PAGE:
WASHINGTON -- To bolster the U.S. Food and Drug Administration's ability to evaluate the safety of dietary supplements, a new report from the Institute of Medicine and the National Research Council of the National Academies outlines a science-based process for assessing supplement ingredients, even when data about a substance's safety in humans is scarce. This approach to safety evaluation works within the regulatory parameters set by the Dietary Supplement Health and Education Act (DSHEA), which does not require manufacturers to provide safety data on their products. However, supplement makers, the public, and others need to increase their reporting of health problems related to supplement use in order to further improve the agency's ability to protect consumers, the report says.
"Approximately 29,000 dietary supplements are currently available to the American consumer, and while most are safe, questions have been raised about FDA's resources to identify and address the occasional problem products," said Barbara Schneeman, chair of the committee that wrote the report and professor of nutrition, food science, and internal medicine, University of California, Davis. DSHEA established in 1994 that dietary supplements are to be regulated like foods instead of drugs, meaning that they are considered safe unless proved otherwise and are not required to be clinically tested before they reach the market. It is therefore up to FDA to determine whether a particular substance on the market is harmful based upon information available in the public domain. "In some cases, data on an ingredient's safety in humans are scant or nonexistent," Schneeman said. "Our report describes how other types of data -- such as the results of tests in animals, or information on similar substances -- can be used in a science-based approach to determine whether a supplement poses a significant risk to human health."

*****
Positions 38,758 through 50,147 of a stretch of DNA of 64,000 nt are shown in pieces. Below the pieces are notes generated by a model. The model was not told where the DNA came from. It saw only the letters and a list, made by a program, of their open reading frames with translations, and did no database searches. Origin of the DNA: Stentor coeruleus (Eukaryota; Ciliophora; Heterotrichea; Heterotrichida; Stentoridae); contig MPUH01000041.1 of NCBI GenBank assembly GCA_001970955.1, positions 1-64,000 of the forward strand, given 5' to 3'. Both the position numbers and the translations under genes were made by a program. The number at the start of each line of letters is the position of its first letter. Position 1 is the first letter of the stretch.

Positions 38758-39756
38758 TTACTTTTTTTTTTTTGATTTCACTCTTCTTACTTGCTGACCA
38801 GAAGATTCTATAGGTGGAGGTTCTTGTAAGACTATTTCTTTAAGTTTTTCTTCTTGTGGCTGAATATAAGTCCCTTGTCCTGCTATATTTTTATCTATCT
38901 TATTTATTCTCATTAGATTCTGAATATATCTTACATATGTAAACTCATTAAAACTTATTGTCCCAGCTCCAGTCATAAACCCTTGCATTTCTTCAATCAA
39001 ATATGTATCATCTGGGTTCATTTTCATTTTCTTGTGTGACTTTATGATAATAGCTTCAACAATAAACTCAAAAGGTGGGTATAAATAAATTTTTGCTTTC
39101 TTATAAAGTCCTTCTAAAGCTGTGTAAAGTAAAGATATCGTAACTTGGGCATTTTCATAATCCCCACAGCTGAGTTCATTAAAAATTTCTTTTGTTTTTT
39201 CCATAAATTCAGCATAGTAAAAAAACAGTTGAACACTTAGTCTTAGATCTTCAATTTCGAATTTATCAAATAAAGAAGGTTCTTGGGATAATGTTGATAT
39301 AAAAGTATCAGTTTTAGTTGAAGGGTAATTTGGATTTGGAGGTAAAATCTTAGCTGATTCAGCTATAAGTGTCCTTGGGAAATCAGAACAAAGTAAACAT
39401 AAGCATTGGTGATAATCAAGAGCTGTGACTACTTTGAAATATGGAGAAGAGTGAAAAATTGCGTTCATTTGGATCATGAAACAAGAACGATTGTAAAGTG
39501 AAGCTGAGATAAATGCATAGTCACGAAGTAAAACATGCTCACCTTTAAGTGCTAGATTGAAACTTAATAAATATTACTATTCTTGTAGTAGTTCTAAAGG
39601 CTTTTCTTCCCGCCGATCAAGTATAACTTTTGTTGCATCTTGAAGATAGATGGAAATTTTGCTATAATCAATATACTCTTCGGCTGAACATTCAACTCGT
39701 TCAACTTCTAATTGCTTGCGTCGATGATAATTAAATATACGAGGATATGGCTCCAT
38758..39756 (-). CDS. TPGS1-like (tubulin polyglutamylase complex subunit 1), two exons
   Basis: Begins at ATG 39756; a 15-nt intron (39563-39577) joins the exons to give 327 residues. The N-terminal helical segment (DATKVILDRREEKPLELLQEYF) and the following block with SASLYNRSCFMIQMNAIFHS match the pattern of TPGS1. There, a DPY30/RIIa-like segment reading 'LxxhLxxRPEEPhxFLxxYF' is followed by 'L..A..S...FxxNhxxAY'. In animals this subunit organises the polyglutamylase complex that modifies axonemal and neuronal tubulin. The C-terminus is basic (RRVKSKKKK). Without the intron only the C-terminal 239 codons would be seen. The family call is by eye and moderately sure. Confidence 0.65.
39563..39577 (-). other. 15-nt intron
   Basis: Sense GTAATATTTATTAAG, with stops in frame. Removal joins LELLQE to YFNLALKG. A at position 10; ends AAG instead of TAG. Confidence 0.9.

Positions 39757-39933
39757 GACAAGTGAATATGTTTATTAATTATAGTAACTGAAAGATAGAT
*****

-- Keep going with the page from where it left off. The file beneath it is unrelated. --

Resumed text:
The process provides a way to identify supplement ingredPage: 1 2 3 Related medicine news :1
Contact: Christine Stencel
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